Rauner urges Illinois voters to demand redistricting reform, term limits
Illinois voters, regardless of party affiliation, need to have a stern conversation with their state legislators to revive redistricting after the Illinois Supreme Court decision last week that took free maps off the November ballot, Gov. Bruce Rauner said during a recent interview.
"It is so damaging to our democracy," Rauner said during a Chicago Morning Answers radio interview. "Our system is rigged, it's broken. We have gerrymandered districts. Many of them are shaped like spaghetti noodles, designed to lock in incumbents, to put all Democrats in some districts, all Republicans in others, so there's no competition, there's no choice, there's no alternative ideas debated in these races, and the people of Illinois don't have a real voice or a real choice. Democracy doesn't work on that basis."
This election year is the time for voters to bring these concerns to state legislators, Rauner said.
"It all changes when the people of Illinois put pressure on their representatives and their senators in the General Assembly, saying, 'Look guys, enough is enough. This system is broken. Put redistricting reform on the ballot, let us vote it up or down, let the people have a voice in this issue.'" Rauner said. "If the people put pressure on their state senators and their state representatives, and they're running for office right now, so the pressure can be real, people can say to their candidate, 'Hey, you either commit to putting redistricting reform on the ballot, you commit to put term limits on the ballot, or we're not going to vote for you,' and then we can change this broken system.'"
Rauner's comments came less than a week after Illinois Supreme Court justices split along party lines and issued a split decision to keep redistricting, commonly called "free maps", off the November ballot. The Independent Map Amendment referendum would have asked voters whether the Illinois Constitution should be amended and the House and Senate districts redrawn.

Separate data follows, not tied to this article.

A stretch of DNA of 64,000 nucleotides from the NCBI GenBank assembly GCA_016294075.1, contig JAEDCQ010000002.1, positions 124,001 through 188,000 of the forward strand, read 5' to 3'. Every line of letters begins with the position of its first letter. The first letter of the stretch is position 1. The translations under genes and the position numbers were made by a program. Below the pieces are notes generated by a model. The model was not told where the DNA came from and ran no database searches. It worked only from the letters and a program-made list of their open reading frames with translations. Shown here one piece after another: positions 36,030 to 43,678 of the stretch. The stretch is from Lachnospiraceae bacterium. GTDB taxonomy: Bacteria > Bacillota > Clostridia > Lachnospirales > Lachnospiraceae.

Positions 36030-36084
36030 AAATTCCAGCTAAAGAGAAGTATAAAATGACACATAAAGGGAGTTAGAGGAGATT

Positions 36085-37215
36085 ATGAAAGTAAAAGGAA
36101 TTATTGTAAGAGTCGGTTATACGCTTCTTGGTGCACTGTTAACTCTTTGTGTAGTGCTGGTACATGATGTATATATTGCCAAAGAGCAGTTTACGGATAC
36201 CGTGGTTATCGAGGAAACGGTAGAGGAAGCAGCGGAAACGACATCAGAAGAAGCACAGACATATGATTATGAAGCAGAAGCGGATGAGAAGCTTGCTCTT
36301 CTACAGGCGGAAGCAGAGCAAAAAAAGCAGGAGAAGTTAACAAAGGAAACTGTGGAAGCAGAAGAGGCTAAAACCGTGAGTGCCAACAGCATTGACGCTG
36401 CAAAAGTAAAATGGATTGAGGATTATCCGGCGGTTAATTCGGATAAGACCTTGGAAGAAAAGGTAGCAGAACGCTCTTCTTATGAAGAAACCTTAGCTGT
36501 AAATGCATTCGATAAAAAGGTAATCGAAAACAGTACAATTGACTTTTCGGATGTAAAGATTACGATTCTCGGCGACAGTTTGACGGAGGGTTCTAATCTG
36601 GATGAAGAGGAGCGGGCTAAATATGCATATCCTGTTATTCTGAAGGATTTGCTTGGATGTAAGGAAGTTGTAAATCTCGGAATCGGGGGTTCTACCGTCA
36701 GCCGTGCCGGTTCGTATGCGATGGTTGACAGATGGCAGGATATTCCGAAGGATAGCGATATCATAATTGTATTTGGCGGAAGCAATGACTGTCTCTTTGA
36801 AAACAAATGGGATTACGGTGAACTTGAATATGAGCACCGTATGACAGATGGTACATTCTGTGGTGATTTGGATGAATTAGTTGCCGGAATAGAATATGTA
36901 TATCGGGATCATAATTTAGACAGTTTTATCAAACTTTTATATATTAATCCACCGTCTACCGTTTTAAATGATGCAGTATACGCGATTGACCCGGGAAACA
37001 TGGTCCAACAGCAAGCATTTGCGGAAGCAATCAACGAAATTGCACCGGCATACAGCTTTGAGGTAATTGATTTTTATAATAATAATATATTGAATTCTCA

The ballot measure was similar to the 2014 Illinois Independent Redistricting Amendment, known "Yes for Independent Maps," which also was struck down by a Cook County judge who likewise ruled it unconstitutional.
The stakes are too high not to have redistricting reform somehow move forward, Rauner said during the radio show.
"We can't fix our economy, we can't fix our school funding, we can't fix our budget to fund our human services for our most vulnerable, if we don't have a political system where politicians are held accountable for their decisions," Rauner said. "If they're always locked in office, if all are just loyal to the machine that controls Illinois politics, we'll never make long-term progress for the people of Illinois."
It isn't all about redistricting reform, Rauner said.
"We need two critical reforms," Rauner said. "One is redistricting reform so we can have competitive general elections. The other is term limits on elected officials. Term limits will be the single fastest way to change the culture in state government. Rather than patronage and cronyism and people working for a pension and for personal benefit, we'll have people who are there for the right reasons, short-term, make decisions that are common sense for the people of Illinois, then get out of office."
Rauner urged state residents to log onto FixIllinois.com to sign the petition supporting term limits. The limit Rauner said he supports for elected officials statewide, including in the General Assembly, is eight years.
"Career politicians have failed us at every level for years," Rauner said. "More of the same isn't going to fix our problems."